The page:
The project will consist of the following five tasks:
1. Conduct a comprehensive and statistically valid potato cyst nematode survey throughout the potato growing regions of Kyrgyzstan.
2. Use both morphological and molecular technology to identify the Globodera spp. present in Kyrgyzstan. This will be done in cooperation with the Nematology Laboratory of the United States Department of Agriculture (USDA), Agricultural Research Service, Horticultural Crops Research Laboratory at Oregon State University in Corvalis, Oregon. In addition theUSDA, Animal, Plant and Health Inspection Service and Michigan State University (MSU) Diagnostic Services will assist in providing training for young Kyrgyzstan professionals in the domain of rapid and accurate identification of cyst nematode species.
3. Identify botanical chemicals with nematicidal activity against Globodera spp.
4. Develop and evaluate botanical nematicides.
5. Design environmentally friendly integrated potato cyst nematode control practices for Kyrgyzstan potato growers. This will be done in cooperation with the G. W. Bird Nematology Laboratory at MSU: with special reference to the identification and evaluation of cyst nematode resistant potato varieties from the Michigan State University potato breeding program under the direction of Dr. David Douches and Dr. Cholani Weebadde of the Department of Plant, Soil and Microbial Sciences.. In addition, Michigan State University and the USDA, Animal, Plant and Health Inspection Service and Michigan will assist in providing training for young Kyrgyzstan professionals in the domainbs of conducting comprehensive and statistically valid nematode surveys and development of ecological sound nematode management practices.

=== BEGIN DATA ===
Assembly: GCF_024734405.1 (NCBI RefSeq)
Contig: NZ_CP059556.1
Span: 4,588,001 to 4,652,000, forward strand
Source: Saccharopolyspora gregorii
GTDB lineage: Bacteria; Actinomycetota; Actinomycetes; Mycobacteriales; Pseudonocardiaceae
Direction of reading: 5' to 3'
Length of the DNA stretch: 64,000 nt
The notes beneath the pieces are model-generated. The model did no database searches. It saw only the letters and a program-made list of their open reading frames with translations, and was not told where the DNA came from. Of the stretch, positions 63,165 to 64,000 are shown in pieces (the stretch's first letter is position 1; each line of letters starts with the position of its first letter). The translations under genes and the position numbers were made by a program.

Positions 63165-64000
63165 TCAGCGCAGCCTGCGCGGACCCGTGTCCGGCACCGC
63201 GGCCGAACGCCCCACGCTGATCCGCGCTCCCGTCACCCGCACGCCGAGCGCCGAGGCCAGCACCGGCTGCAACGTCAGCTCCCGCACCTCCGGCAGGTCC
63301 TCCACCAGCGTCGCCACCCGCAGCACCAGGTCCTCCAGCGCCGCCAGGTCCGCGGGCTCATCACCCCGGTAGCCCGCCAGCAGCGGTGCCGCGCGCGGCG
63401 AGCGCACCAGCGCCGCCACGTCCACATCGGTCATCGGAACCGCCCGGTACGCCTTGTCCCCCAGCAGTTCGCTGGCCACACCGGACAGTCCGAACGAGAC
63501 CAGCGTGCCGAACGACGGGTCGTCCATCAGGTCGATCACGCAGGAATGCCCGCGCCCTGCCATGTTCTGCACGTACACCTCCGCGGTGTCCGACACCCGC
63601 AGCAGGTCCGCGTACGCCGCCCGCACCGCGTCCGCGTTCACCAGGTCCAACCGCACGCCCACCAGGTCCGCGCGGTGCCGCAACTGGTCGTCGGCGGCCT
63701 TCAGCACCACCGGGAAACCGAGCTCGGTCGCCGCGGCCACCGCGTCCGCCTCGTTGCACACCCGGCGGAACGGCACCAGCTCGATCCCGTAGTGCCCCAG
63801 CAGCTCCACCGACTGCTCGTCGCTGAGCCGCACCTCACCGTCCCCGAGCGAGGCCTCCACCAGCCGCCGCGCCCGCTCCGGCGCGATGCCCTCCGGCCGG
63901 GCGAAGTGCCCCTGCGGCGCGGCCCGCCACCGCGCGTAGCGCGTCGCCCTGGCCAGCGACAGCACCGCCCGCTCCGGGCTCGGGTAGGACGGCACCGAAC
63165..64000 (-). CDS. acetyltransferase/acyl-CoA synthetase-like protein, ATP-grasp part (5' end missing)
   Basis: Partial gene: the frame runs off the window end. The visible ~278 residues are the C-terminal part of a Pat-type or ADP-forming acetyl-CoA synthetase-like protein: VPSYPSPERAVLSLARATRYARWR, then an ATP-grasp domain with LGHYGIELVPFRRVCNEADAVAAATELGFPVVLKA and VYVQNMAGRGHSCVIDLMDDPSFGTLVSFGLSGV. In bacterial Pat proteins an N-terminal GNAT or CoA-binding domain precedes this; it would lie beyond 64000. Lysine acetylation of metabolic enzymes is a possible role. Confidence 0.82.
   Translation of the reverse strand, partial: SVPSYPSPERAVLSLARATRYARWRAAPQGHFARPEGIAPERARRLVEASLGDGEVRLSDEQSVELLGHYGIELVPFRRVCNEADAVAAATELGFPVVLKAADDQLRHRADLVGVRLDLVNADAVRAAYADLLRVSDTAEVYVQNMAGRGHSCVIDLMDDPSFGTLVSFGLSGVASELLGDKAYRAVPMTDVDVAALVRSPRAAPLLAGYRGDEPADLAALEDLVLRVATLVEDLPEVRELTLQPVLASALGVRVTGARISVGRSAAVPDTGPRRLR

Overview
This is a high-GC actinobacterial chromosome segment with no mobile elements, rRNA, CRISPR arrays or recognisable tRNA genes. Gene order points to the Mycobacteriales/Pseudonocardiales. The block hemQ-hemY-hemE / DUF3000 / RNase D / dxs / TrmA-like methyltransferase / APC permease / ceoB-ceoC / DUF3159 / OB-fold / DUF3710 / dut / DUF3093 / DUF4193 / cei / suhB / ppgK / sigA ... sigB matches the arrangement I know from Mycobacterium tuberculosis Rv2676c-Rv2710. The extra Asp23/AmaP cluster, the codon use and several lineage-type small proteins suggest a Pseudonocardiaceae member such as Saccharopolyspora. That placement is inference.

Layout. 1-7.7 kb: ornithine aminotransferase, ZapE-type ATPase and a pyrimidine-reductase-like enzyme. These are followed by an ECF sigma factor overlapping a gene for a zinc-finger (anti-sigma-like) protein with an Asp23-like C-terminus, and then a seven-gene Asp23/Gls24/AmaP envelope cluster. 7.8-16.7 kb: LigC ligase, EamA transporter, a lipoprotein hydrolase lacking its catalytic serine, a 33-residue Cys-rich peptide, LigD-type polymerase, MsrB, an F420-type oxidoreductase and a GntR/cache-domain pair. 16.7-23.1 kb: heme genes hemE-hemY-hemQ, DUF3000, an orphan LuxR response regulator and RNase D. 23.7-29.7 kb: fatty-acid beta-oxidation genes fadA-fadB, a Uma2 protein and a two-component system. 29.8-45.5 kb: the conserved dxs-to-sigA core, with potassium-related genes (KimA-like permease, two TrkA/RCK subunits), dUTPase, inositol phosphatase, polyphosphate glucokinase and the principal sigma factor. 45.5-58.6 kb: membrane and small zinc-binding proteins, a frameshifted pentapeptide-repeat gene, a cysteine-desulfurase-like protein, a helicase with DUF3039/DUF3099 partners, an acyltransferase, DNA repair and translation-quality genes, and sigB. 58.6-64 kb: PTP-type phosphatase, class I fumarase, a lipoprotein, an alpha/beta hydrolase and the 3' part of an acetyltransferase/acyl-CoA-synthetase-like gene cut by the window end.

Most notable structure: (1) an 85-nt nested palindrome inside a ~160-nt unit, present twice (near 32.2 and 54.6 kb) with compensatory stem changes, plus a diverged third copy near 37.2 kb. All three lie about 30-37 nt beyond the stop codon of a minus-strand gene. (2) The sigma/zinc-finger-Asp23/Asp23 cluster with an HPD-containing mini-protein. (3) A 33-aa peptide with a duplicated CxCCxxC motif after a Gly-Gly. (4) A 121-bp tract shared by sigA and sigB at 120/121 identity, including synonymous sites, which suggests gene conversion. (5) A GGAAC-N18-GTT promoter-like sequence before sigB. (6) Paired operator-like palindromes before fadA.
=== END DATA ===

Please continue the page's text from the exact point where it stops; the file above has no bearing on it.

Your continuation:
The International Science and Technology Center (ISTC) is an intergovernmental organization connecting scientists from Kazakhstan, Armenia, Tajikistan, Kyrgyzstan, and Georgia with their peers and research organizations in the EU, Japan, Republic of Korea, Norway and the United States.


ISTC facilitates international science projects and assists the global scientific and business community to source and engage with CIS and Georgian institutes that develop or possess an excellence of scientific know-how.